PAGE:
Teen Digital Takeover: getting young people into museums

Alison Bowyer
Alison Bowyer, Kids in Museums Director, explains how taking part in Teen Digital Takeover can help change how this age group engages with museums.

Today is the Kids in Museums Teen Digital Takeover: when young people take over the social media accounts of museums, galleries and heritage sites across the UK.

The 2018 Audience Agency Museums Audience Report identifies 16-24 year-olds as one of four key museum audiences. However, it also highlights the challenges of attracting and retaining younger visitors.

Teen Digital Takeover can help address these, offering:

  • playful approaches to exploring collections
  • opportunities to change young people’s perceptions of museum visits
  •  ideas to improve communications with this age group

We established Teen Digital Takeover in 2014 following feedback from a young person about wanting to publicly document their Takeover Day experience. It extends the idea of young people as active participants in museums to the digital realm.

This year for the first time, Teen Digital Takeover will see young people aged 13-25 taking over, not just Twitter, but the full range of museum social media accounts.

All about stories

Museum collections are all about stories. Teen Digital Takeover sees young people take the lead in museums’ storytelling, enabling them to engage creatively with collections.

Tweet screenshot
Tweet from the Museum of the Order of St John takeover.

 

The stories they tell can be quirky and fun – we’ve seen emoji and Pokémon hunts. We've also seen discussions of issues such as plastic pollution and political representation, which are important concerns for young people today.

Feeling trusted to be the voice of a museum for a day builds young people’s confidence.

It dispels their perceptions that museums are full of dull, dusty objects and shows that collections have contemporary relevance and are exciting to explore.

“The best thing about today and when we have ‘taken over’ before is knowing that we are being trusted by the museum. ‘Cos I know the museum staff is happy that I will do a good job it gives me confidence to do things which I am nervous or scared about.”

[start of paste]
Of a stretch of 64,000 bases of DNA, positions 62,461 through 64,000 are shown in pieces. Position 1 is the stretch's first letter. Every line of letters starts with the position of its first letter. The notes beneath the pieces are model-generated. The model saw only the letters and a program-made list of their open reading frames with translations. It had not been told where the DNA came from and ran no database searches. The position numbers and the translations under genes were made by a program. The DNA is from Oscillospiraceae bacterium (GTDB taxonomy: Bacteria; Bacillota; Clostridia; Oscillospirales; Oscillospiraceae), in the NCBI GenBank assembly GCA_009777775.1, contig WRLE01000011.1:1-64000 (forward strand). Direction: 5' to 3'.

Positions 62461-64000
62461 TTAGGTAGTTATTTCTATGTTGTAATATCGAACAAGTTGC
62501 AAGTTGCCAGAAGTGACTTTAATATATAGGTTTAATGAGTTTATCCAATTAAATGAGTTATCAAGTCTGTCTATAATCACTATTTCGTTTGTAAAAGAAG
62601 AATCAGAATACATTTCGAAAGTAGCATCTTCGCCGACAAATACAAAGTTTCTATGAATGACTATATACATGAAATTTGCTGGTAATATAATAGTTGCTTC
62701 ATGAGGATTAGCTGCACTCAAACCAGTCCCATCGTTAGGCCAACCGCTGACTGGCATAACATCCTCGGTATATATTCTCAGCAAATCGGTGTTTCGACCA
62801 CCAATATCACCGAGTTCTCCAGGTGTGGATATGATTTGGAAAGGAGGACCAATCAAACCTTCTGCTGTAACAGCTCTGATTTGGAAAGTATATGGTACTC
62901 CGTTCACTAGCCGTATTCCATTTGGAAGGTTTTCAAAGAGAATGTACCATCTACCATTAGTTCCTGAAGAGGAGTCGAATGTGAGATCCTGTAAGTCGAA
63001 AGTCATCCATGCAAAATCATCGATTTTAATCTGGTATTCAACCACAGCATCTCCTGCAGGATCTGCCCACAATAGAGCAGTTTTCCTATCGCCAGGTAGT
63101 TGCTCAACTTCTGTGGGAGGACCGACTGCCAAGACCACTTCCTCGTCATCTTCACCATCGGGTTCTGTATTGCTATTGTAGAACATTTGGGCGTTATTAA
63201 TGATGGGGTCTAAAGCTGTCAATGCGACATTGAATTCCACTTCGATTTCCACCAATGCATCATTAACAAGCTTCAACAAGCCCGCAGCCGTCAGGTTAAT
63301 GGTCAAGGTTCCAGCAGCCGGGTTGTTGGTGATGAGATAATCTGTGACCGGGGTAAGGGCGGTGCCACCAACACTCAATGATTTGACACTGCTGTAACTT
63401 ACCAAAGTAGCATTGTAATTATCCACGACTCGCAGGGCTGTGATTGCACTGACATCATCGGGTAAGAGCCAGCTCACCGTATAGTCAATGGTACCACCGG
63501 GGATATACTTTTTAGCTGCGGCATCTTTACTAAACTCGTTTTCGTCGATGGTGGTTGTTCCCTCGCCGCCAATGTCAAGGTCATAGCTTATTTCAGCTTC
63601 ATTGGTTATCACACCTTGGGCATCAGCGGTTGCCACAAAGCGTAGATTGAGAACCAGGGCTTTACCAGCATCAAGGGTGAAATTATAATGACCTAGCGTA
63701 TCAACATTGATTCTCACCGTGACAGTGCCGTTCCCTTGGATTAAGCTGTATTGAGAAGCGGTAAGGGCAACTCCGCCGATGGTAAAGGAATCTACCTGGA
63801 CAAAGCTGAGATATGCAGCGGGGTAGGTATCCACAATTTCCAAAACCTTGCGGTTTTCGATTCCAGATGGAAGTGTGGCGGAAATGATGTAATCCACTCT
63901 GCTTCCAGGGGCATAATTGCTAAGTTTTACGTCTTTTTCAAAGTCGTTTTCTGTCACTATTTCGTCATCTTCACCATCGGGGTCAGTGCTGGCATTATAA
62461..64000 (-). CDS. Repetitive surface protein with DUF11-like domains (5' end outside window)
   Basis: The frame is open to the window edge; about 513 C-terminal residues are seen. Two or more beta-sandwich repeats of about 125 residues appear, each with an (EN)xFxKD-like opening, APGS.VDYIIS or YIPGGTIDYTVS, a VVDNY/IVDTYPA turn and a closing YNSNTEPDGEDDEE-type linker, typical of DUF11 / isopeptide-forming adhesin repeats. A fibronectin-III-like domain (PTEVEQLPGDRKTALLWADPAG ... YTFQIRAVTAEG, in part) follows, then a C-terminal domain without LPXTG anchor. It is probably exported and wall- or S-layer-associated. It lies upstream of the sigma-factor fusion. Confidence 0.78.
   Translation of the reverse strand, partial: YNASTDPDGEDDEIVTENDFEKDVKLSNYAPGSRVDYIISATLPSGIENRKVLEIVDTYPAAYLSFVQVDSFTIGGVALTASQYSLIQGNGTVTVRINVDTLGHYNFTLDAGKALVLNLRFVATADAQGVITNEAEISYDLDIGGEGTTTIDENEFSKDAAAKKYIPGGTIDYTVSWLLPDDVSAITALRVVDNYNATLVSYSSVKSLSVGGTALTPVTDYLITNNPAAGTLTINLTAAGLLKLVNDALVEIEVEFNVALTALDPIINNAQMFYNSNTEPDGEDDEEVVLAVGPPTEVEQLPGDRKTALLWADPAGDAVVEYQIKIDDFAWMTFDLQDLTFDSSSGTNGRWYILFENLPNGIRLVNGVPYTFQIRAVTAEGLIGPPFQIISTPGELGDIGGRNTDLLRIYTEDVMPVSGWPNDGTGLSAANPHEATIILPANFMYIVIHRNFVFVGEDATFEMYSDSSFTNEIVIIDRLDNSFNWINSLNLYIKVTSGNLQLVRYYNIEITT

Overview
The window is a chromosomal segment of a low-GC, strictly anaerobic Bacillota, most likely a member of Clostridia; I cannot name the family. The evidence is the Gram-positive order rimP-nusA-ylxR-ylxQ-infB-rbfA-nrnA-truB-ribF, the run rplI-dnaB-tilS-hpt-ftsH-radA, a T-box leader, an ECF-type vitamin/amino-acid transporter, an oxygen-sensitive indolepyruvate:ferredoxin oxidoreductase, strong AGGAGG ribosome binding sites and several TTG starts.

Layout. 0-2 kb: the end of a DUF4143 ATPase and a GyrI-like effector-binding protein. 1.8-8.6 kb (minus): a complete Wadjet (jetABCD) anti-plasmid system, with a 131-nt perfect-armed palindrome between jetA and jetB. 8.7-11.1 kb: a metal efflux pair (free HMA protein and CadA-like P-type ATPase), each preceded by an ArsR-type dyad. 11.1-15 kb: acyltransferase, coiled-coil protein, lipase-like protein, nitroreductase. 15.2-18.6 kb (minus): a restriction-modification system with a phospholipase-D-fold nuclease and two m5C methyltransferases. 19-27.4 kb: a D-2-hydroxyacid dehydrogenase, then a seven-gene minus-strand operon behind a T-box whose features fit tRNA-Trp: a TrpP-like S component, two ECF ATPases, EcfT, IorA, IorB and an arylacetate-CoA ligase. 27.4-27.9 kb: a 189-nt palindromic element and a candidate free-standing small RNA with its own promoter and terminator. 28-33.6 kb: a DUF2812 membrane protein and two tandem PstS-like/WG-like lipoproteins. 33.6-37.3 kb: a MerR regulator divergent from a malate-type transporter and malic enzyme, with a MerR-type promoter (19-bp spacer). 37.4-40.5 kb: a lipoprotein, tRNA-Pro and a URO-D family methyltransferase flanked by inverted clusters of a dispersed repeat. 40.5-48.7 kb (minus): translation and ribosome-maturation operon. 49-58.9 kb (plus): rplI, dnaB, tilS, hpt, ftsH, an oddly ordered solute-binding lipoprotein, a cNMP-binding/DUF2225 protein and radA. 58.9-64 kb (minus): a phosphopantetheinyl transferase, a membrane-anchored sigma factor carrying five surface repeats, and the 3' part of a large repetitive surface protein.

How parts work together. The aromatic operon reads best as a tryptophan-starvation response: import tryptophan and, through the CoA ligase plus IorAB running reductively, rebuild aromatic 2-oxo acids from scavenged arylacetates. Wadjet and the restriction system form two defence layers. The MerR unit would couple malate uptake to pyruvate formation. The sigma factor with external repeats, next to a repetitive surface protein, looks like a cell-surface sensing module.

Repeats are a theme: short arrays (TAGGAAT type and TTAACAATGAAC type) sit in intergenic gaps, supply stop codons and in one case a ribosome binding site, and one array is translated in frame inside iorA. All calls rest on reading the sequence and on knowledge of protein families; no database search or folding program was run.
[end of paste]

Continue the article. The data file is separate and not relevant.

Teen Digital Takeover participant

Benefits for heritage organisations

People in costumes
Taking part in Takeover Day at Time & Tide Museum

 

By actively engaging as digital storytellers, young people feel a greater sense of connection with heritage. Afterwards, we know they are more interested in becoming involved in other museum activities including volunteering and attending special events. They are also more interested in becoming regular visitors.

Museum staff also value the opportunity to gain a greater understanding of what young people are inspired by in their collections and interested in seeing on their social media.

This insight about communication can be valuable.

In recent research by Ecclesiastical, over half of those surveyed said a good online presence would make them more likely to visit a museum.

“Staff got a greater understanding of what sort of objects engage and interest young people, and the sort of things that catch their eye. One of the young people in particular was really excited to be asked to take part and it has cemented her wish to be an art curator in the future.”

Feedback from a participating museum

Teen Digital Takeover can also help raise an organisation’s social media profile as part of a national event. Our hashtag #TakeoverDay has previously trended on Twitter in the UK, reaching a huge audience.

Find out more and get involved

Kids in Museums holds an annual Takeover Day and we encourage venues to get involved on this date to make the most of being part of a national event.

However we welcome digital takeovers that happen at any time of year.

We offer a range of free resources about issues such as online safety on our website and staff are on hand to support first-time participants.

To see what happens when young people take over, follow #TakeoverDay and the Kids in Museums Twitter, Instagram and Facebook accounts. For more information about taking part, visit the Kids in Museums website